The deal raises the prospect of Bill Gates, Microsoft's founder, becoming the catalyst for a further, final round of consolidation within UK cable industry which may result in the emergence of a single player big enough to square up to both BT and Rupert Murdoch.
Telewest, whose shares soared 31.5p to 287p on the news, was already in talks with Cable & Wireless before yesterday's deal. Microsoft recently bought a $500m stake in NTL, Britain's other major cable operator.
The purchase of the Telewest stake is the biggest corporate move to date by Bill Gates in the UK. It comes against the backdrop of growing pressure on the cable operators in the UK to respond to Mr Murdoch's aggressive bid to win the lion's share of the UK market for digital television.
The main thrust of yesterday's deal between Microsoft and AT&T is an agreement extending Microsoft's access to the set-top boxes being installed by AT&T in millions of US homes as part of plans to provide full broadband TV, Internet and voice services throughout the United States.
The move which follows AT&T's takeover of cable operator MediaOne for $57bn earlier this week is in return for Microsoft bankrolling AT&T by subscribing for $5bn new warrants and preferred shares. If exercised these will give Microsoft a 3 per cent stake in AT&T. Microsoft's backing was instrumental in AT&T seeing off a rival bid for MediaOne from Comcast, another US cable operator.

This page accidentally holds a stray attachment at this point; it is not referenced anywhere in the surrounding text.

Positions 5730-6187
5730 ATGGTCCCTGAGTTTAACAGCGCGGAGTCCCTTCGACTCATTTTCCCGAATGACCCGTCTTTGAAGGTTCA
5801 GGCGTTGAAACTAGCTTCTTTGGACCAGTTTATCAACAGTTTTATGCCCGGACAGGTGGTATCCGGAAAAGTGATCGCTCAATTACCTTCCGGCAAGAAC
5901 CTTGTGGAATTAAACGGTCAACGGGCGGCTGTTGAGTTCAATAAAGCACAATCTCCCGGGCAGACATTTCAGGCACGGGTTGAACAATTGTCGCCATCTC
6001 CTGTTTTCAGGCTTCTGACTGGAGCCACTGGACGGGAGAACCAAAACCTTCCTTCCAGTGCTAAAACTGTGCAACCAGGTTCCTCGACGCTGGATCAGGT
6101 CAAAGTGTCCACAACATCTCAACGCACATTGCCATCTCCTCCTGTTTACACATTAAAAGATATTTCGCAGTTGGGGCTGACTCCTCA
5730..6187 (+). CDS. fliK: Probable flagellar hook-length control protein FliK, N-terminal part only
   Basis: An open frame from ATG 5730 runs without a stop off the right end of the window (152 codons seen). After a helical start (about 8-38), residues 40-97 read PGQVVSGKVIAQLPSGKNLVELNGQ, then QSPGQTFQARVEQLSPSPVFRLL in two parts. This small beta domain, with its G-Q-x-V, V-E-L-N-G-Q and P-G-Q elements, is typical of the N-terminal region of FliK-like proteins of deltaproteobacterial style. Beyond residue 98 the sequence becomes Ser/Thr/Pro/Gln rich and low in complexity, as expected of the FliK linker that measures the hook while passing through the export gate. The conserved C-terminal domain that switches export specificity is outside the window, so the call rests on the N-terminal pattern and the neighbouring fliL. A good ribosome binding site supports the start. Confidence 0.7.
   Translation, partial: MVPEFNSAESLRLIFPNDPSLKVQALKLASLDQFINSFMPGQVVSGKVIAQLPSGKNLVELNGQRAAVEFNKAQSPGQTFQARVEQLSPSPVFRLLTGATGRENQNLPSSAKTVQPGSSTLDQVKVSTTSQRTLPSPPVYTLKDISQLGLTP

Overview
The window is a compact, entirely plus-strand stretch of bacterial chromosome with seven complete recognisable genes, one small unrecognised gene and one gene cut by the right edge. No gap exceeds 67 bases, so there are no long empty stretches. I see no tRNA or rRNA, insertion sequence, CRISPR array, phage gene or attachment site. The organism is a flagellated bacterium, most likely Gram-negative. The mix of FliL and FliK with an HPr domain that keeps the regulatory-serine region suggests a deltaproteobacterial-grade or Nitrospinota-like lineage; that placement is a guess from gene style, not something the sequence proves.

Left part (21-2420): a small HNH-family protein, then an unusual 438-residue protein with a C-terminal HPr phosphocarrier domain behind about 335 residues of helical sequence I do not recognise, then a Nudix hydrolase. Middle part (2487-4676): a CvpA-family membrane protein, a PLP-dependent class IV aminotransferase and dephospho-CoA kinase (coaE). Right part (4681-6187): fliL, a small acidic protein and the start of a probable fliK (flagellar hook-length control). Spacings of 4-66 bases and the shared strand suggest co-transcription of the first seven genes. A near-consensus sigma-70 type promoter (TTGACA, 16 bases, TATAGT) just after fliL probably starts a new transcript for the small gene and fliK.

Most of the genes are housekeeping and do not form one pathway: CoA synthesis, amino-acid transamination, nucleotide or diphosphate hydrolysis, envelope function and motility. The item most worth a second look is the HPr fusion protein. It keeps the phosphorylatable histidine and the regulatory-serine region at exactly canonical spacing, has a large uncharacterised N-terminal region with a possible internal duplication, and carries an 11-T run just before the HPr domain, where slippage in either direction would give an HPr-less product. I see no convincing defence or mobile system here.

Yesterday's deal is the latest attempt by Microsoft to diversify into media and communications businesses, reflecting Bill Gates' conviction that the technology underpinning the computer software and telecommunications industries will increasingly converge.
He believes that television will gradually supersede the personal computer as the main access point for Internet related services in the majority of homes worldwide.
Hailing the alliance with AT&T yesterday, Mr Gates said: "Our agreement today represents an important step in Microsoft's vision of making the web lifestyle a reality. Working with AT&T, a leader in the delivery of cable and telephony technologies, we will expand access to an even richer Internet and television experience for millions of people."
The deal is equally significant for AT&T, which under the leadership of chairman and chief executive officer Michael Armstrong, has successfully reinvented itself as a major force in the American cable industry. After the MediaOne deal, AT&T will be the US's largest cable television operator with 16 million customers.
However, the deal will almost certainly raise some regulatory concerns, although the company went out of its way to stress that the agreement, which extends AT&T's existing commitment to install Microsoft's Windows CE software, is by no means exclusive.
Microsoft is awaiting the outcome of a court battle with the US Justice Department over allegations that its position in the PC software market breaches US anti-trust rules.